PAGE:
No contractor likes to pour concrete in the middle of winter. For Nahanni Construction of Yellowknife, N.W.T., pouring concrete when it's -50 degrees Celsius outside is par for the course.
“It’s winter here for three-quarters of the year,” says Kenny Ruptash, estimator and project manager with Nahanni.
“A high of -30 C might be a good day. On a bad one, the wind chill is –70 C.”
Established in 1983, the company employs upwards of 250 people who specialize in sub-Arctic construction, particularly industrial projects involving concrete and steel work.
In the Northwest Territories and Nunavut, that usually means construction contracts on large resource projects.
For Nahanni, logistics is as important as knowing how to work in sub-Arctic conditions. At the Agnico-Eagle Meadowbank Gold Mine project, outside Baker Lake, Nunavut, the company was contracted to perform significant mine foundation and structural concrete work.
Over the course of 25 months the contractor poured more than 35,000 cubic metres of concrete in some of Canada’s most challenging weather and terrain.
“We couldn’t use overland shipping, so everything was initially shipped by barge, at sea, across Hudson Bay,” says Ruptash.
“That includes containers of cement, rebar and a portable batch plant. We had six weeks to mobilize and missing that barge delivery before winter freeze-up is not an option. If you need to bring in even a box of nails by air, you can multiply the price of that item by upwards of 10 times, compared to delivery to the port.”
Due to the rapid deployment and without final drawings, straight bundles of rebar, 18 metres in length, were shipped to the site. The contractor would later build a fabrication shop on-site so the rebar could be bent to design specifications.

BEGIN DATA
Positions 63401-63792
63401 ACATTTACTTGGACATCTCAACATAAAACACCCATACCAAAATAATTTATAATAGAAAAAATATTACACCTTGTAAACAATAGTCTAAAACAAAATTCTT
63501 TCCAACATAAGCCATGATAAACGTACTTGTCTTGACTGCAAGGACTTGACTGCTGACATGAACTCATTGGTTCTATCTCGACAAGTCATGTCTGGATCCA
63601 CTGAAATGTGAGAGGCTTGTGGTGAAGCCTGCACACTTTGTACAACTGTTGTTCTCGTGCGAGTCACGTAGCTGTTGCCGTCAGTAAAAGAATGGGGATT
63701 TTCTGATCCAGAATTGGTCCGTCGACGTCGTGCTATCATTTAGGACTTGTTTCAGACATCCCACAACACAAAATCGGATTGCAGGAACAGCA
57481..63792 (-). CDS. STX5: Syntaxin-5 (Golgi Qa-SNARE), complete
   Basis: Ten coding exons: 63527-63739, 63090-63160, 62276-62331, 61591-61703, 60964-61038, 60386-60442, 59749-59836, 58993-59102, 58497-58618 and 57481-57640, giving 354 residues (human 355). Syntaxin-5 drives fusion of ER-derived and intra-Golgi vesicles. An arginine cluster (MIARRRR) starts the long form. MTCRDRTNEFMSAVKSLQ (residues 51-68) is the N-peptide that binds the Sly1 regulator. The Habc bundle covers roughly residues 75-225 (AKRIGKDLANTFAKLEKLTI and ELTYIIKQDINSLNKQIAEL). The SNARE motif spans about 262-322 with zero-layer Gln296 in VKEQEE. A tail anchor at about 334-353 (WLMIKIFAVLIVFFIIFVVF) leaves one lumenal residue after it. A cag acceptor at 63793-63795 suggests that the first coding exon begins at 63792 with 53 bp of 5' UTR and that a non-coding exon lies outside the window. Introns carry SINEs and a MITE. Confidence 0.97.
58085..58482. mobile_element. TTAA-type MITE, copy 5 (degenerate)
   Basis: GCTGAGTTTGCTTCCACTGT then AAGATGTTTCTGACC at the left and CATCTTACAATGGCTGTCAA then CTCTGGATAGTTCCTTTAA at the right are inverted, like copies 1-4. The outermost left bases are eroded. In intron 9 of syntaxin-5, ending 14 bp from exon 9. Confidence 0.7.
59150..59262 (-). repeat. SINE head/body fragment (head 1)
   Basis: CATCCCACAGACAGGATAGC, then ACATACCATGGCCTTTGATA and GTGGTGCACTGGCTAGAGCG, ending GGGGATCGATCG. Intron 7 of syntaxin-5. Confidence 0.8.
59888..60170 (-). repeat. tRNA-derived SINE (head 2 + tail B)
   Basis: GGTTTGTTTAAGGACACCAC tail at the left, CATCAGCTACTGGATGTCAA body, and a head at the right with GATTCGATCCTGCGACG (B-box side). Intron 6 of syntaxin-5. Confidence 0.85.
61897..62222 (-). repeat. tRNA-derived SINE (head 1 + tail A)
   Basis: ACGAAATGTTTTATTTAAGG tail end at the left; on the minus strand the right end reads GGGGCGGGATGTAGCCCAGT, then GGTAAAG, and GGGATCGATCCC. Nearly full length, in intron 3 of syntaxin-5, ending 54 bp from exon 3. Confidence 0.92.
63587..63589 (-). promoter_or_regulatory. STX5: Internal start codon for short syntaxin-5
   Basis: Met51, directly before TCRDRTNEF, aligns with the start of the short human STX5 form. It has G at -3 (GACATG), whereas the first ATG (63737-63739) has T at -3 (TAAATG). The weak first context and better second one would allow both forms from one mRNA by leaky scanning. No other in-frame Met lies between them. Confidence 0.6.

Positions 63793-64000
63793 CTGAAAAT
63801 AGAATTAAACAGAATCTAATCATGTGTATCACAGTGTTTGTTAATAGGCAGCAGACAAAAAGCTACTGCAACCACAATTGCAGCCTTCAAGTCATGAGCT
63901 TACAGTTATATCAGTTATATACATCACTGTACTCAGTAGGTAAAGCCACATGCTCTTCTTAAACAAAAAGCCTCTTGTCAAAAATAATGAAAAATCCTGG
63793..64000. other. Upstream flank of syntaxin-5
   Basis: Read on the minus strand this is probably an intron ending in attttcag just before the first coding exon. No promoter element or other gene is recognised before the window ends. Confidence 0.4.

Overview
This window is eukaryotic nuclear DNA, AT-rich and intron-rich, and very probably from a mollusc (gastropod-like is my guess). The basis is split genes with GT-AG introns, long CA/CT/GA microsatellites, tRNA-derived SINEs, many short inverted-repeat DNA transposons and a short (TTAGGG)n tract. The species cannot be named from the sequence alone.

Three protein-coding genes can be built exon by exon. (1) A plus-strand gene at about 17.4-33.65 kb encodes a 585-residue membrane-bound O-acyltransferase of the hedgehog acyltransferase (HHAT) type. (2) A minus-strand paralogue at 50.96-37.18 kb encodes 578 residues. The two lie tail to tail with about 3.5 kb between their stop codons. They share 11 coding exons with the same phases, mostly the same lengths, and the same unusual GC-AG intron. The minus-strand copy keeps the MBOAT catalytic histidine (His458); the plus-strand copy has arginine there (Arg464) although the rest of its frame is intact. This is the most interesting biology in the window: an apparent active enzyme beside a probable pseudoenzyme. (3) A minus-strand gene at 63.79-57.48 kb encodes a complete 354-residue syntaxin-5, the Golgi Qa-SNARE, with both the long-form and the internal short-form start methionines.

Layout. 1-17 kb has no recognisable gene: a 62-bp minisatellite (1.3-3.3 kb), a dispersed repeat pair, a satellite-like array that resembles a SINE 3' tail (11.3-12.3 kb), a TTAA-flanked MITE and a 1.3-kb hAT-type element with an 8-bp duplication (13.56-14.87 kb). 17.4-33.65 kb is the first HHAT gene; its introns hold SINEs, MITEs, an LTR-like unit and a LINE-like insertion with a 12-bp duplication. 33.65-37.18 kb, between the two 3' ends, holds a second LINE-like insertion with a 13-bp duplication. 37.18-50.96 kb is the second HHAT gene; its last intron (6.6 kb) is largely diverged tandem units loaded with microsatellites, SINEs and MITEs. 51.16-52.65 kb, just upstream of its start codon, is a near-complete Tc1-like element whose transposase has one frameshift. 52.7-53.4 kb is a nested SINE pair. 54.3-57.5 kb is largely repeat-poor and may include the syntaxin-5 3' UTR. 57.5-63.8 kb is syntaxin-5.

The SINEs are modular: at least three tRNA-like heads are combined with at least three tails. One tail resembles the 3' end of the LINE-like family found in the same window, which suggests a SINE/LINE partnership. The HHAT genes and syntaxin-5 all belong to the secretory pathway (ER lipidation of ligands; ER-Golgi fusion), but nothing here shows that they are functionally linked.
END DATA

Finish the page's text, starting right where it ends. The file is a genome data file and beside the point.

From the port in Baker Lake, supplies and batch plant equipment were shipped along a 110-kilometre all-weather road. Only rolling equipment was brought in overland from Baker Lake.
Aggregate was crushed on site from available rock. In extreme cold, both aggregate and water must be warmed to optimal temperatures to ensure a quality concrete product.
“You might be able to deal with ice crystals in the water, but you need to account for that in your batching process,” says Ruptash.
“You have to build structures made of wooden hoarding and tarps around everything that you pour, then heat up the environment to allow warm weather curing.
Depending on the size of the pour, we use anywhere from 10 to 20 diesel-fired Frost Fighter heaters that put out between 350,000 and 500,000 BTUs each and they collectively require as much as 5,000 litres of diesel per day.”
The Meadowbank site offered no soil, so all concrete was set on solid bedrock.
“As our engineers say, for the concrete to adhere properly, you need to clean the bedrock so you can eat off it,” says Ruptash.
The cement was transported from the batch plant in mixers employing insulated drums. The supply lines of concrete pumpers were likewise insulated.
“In some cases, we’ve done long hauls where the cement is transported as far as 45 kilometres from the batch plant,” says Ruptash.
“You have 90 minutes to get that concrete to the site or it’s in the engineer’s hands whether that batch is subject to rejection.”
The greatest project challenge occurred while workers engineered a 300-cubic-metre pour on a rock crusher foundation at an elevation of about 20 metres.
“The wind at the site was relentless and we were working in near-24-hour darkness with temperatures hovering at -35 C,” recalls Ruptash.
About 60 workers were scheduled four weeks on, two weeks off during the entire project. In addition to gold mines, Nahanni has performed work on every major northern diamond mine project in the Northwest Territories, from Ekati, to Diavik and Snap Lake.
The contractor also poured concrete foundations for four wind turbines at the Diavik wind farm, then assisted in the erection of the towers.
“There aren’t a lot of contractors who survive up here for the long haul,” noted Ruptash.
“We sometimes see contractors who come in from the south, bid like it’s a southern project, lose a lot of money and never come back again. We’ve been at this for over 30 years—we’re in our comfort zone.”